With two lakh people expected to visit Sanjay Gandhi National Park (SGNP) on Mahashivratri on Monday, February 20, the forest department has twin daunting tasks of controlling crowds and preventing forest fires
Hordes of devotees and pilgrims will flock to Sanjay Gandhi National Park (SGNP) at Borivli (E) and the age-old Tungareshwar Shiv temple on Mahashivratri on Monday, February 20. An estimated two lakh people are expected to visit SGNP. Every year the number keeps increasing, say forest officials. After the festivities, volunteers and authorities have the daunting task of clearing plastic bags, thermocol plates, and heaps of trash littered all across SGNP, the city's largest green lung spread over 104 sq km. But forest fires constitute a major threat to SGNP as forests there are mostly dry and deciduous.
VISIT: Devotees at Kanheri caves during Mahashivratri. FILE PIC
"Our major concern is forest fires which can destroy acres of forest land. Even a matchstick is enough to cause a huge forest fire," said Chief Conservator of Forest and Director of SGNP, Sunil Limaye. Limaye added, "There are various religious structures inside the national park. On February 19, we will allow workers to carry portable cylinders and other items to temples, so that they can prepare food for the devotees within the temple premises.
But from 20th morning, the day of Mahashivratri, we will not allow people to carry inflammable materials with them. Even if anybody is found lighting a cigarette in the forest area, he /she will be immediately prosecuted and can face up to three years of imprisonment." In addition to this, "there will be 115 forest guards, 10 foresters, 6 range officers, 2 assistant conservators, who will be stationed at various points, to keep a vigil. Along with this we will have 100 policemen, 100 homeguards and close to 150 volunteers to control the crowd and make sure that everything goes on smoothly. Officials from the Archaeological Society of India (ASI) will be stationed at Kanheri caves, which see a large number of visitors on this day."
Krishna Tiwari from BNHS added, "The famous Kanheri caves are a rich part of our heritage and ASI officials will ensure that no damage is done. Sometimes people scribble and lean against the structures in the caves. This can cause permanent damage." "Apart from this, we will have officials from the fire department and BMC too. There will be no private vehicles allowed in the area. Some 30-40 BEST buses will be allowed inside," said Limaye.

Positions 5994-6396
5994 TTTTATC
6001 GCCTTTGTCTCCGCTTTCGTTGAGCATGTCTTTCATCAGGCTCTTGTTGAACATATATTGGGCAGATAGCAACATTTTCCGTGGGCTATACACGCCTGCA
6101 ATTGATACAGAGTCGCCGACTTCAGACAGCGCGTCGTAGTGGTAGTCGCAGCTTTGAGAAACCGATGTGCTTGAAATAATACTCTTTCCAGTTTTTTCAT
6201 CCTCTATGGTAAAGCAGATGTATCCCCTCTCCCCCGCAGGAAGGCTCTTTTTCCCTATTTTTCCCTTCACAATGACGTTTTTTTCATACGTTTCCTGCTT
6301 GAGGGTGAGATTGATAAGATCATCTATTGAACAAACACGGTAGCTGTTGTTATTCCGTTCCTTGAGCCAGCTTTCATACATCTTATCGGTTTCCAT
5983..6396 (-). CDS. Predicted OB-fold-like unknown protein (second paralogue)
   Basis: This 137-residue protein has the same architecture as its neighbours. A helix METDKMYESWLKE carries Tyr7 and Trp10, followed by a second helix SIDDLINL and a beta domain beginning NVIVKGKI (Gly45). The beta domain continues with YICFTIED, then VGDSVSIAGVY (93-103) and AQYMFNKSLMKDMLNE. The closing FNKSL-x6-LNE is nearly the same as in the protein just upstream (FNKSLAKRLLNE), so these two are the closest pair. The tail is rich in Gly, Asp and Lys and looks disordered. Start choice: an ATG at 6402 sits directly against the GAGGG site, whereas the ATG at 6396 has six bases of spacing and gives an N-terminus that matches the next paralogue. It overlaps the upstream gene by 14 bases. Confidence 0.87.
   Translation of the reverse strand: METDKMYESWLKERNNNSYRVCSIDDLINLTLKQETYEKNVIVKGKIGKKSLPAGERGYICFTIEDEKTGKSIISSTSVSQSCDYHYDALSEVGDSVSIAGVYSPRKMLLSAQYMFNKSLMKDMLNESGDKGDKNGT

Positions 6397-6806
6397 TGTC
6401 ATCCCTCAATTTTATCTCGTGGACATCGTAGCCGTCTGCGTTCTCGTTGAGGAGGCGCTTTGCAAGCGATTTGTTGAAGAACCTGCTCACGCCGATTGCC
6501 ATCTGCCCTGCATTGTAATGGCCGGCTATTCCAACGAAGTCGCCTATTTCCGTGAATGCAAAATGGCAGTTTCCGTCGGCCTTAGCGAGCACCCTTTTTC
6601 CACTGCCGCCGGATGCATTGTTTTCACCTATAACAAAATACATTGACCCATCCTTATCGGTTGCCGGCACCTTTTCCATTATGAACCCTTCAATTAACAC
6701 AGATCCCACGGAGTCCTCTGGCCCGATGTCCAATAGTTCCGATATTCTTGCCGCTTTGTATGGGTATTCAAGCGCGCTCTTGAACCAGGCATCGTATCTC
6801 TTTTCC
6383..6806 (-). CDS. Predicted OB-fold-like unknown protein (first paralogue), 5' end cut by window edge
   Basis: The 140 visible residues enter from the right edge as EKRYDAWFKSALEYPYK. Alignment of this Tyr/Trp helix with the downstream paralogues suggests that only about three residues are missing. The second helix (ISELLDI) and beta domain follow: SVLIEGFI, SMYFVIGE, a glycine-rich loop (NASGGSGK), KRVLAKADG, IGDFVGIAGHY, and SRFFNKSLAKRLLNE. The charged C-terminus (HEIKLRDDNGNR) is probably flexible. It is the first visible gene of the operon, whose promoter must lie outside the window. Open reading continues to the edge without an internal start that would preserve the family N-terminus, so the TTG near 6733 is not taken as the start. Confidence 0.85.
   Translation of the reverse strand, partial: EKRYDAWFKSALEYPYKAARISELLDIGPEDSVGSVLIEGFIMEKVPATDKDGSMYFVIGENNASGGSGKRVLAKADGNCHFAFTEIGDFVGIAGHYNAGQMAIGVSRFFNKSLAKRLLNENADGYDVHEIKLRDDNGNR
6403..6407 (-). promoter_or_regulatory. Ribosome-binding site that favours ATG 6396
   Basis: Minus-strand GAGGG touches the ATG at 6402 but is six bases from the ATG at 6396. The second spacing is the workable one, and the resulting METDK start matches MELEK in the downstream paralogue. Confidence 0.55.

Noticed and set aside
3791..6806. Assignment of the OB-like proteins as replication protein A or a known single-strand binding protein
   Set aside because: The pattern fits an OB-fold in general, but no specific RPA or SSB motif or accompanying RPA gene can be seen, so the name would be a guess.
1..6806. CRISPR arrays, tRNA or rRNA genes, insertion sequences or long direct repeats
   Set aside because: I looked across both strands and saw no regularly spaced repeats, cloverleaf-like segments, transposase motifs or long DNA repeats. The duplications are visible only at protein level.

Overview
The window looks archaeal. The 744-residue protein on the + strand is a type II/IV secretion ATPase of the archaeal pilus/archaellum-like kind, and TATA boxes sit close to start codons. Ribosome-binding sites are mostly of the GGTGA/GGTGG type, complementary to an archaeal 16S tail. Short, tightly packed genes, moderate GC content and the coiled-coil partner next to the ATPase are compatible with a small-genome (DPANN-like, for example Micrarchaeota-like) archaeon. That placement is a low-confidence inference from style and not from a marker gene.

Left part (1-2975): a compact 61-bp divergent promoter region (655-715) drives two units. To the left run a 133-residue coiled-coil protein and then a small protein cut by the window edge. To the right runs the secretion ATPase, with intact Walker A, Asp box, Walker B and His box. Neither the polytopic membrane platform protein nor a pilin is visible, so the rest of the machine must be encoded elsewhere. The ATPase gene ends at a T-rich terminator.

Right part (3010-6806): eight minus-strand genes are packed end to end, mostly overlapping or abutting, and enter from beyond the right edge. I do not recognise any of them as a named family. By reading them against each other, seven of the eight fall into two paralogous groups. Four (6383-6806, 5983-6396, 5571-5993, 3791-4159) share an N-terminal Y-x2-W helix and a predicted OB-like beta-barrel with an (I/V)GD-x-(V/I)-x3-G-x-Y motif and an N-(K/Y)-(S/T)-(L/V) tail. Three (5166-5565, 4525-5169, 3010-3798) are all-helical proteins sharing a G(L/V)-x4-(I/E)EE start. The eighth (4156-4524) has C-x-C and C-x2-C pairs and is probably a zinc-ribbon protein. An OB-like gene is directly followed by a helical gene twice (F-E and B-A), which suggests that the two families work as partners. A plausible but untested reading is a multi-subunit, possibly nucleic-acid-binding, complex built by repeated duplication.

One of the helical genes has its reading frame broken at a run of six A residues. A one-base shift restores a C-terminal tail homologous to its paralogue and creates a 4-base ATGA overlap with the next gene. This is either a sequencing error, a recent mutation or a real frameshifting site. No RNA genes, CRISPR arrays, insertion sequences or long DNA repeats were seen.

OCCASION: Mahashivratri celebrations at Tungareshwar sanctuary
Tiwari explained, "On a normal day, BEST buses are not allowed in the park, whereas private vehicles are allowed. On Mahashivratri, private vehicles will not be allowed inside. Nobody will be allowed to walk on that day, there will be BEST buses at various entrance points. People will have to move around in BEST buses. At entry points, people will be checked to ensure that they are not carrying any inflammable material with them. No-one will be allowed to venture in the forest area. In Tungareshwar especially there are many lost and found cases. All these have to be taken care of."
In a meeting held between volunteers, forest officials and members of Bombay Natural History Society (BNHS) at the Nature Information Centre (NIC) at SGNP recently, a plan for Mahashivratri was chalked out. While various strategies were discussed to keep a check on the number of people, volunteers also got an opportunity to voice their concerns. Said Tejal Vishweshwar one of the volunteers from Borivli, "The forest department should have a list of volunteers and inform us about meetings held before Mahashivratri. This will help volunteers to take part in various discussions before the event. Sometimes volunteers are not even aware of the meetings that are held before Mahashivratri. The forest department should be more proactive in this regard.
MEASURES: Director, SGNP, Sunil Limaye (from left) at a
meeting held for Mahashivratri. PIC/NIMESH DAVE
Also, as volunteers there are some practical problems we face while controlling the crowd. Most of the time there is no cell phone coverage inside the forest. So we suggest that volunteers and forest guards should move around the area to take stock of the situation.
Only then can volunteers and forest officials effectively communicate with each other." Vishweshwar, a graphic designer by profession, has been working as a volunteer during Mahashivratri for almost six years now. "A more coordinated effort between various parties concerned and volunteers will definitely help," said Vishweshwar who will be stationed at Ramnagar Yeoor range of SGNP (Thane Mulund area).
While officials will be posted at various entry points in and around the park there are various illegal entry points through which people enter the park. SGNP can be divided into two ranges �the Yeoor range and Borivli National Park. There are six temples and ashrams towards the eastern side of SGNP and two in Tungareshwar sanctuary.
Source: City forests �BNHS
"The boundary around SGNP is porous. A lot of people try and enter from various sides, especially from the Thane Yeoor side. There are also a lot of religious structures within the park and most of them them are illegal.
On religious occasions, there is a huge influx of people who want to visit various religious spots within SGNP," said Krishna Tiwari from the BNHS. Major attractions, say officials, are religious structures, which have sprung up within the protected area (see city forest report 2006-2007). The forest department has failed to demolish illegal hutments and structures, which have sprung up within the protected area. Limaye explained, "We will try our best to get rid of illegal structures. Many of these are religious structures and demolishing them can hurt religious sentiments. So we have to be careful."
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